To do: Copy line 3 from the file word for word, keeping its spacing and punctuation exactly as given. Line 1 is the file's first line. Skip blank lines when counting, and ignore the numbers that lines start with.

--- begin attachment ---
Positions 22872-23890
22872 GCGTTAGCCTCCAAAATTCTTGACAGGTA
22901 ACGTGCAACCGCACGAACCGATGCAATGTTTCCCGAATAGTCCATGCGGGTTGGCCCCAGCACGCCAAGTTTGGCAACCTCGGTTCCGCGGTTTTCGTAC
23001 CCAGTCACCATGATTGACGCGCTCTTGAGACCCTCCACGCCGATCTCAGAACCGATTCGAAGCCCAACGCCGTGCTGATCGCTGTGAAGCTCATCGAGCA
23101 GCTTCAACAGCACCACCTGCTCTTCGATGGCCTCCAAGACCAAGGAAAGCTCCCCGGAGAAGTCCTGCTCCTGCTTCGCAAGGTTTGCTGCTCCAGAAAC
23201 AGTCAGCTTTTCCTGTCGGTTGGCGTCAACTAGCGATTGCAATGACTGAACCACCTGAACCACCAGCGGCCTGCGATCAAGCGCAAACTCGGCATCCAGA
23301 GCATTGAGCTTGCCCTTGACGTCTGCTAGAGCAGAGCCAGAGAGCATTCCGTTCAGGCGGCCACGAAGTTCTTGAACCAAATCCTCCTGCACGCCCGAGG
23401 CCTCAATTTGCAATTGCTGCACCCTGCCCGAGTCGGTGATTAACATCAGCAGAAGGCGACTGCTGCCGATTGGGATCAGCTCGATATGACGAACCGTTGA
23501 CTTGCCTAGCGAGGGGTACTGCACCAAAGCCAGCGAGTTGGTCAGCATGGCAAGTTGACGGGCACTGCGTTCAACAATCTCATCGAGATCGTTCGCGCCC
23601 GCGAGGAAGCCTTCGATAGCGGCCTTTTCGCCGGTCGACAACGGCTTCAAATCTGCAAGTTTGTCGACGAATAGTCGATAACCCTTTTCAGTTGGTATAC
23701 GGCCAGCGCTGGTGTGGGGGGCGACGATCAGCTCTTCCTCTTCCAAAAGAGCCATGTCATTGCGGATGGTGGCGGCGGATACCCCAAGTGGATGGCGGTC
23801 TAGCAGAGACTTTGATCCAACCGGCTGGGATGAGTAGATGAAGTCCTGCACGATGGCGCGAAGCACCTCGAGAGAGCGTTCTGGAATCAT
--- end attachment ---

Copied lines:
22901 ACGTGCAACCGCACGAACCGATGCAATGTTTCCCGAATAGTCCATGCGGGTTGGCCCCAGCACGCCAAGTTTGGCAACCTCGGTTCCGCGGTTTTCGTAC